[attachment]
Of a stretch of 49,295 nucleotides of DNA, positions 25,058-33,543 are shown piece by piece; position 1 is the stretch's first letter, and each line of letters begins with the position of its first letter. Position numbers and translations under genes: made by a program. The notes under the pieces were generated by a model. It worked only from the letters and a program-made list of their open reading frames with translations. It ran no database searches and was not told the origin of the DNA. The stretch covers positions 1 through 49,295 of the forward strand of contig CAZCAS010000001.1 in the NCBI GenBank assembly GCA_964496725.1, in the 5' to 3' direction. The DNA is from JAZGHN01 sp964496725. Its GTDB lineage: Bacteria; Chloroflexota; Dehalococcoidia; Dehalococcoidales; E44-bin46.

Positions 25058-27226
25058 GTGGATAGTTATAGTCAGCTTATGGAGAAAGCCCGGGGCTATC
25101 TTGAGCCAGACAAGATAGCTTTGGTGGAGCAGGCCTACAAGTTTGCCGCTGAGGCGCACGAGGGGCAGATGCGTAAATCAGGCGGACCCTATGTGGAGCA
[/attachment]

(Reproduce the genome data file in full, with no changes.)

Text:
Of a stretch of 49,295 nucleotides of DNA, positions 25,058-33,543 are shown piece by piece; position 1 is the stretch's first letter, and each line of letters begins with the position of its first letter. Position numbers and translations under genes: made by a program. The notes under the pieces were generated by a model. It worked only from the letters and a program-made list of their open reading frames with translations. It ran no database searches and was not told the origin of the DNA. The stretch covers positions 1 through 49,295 of the forward strand of contig CAZCAS010000001.1 in the NCBI GenBank assembly GCA_964496725.1, in the 5' to 3' direction. The DNA is from JAZGHN01 sp964496725. Its GTDB lineage: Bacteria; Chloroflexota; Dehalococcoidia; Dehalococcoidales; E44-bin46.

Positions 25058-27226
25058 GTGGATAGTTATAGTCAGCTTATGGAGAAAGCCCGGGGCTATC
25101 TTGAGCCAGACAAGATAGCTTTGGTGGAGCAGGCCTACAAGTTTGCCGCTGAGGCGCACGAGGGGCAGATGCGTAAATCAGGCGGACCCTATGTGGAGCA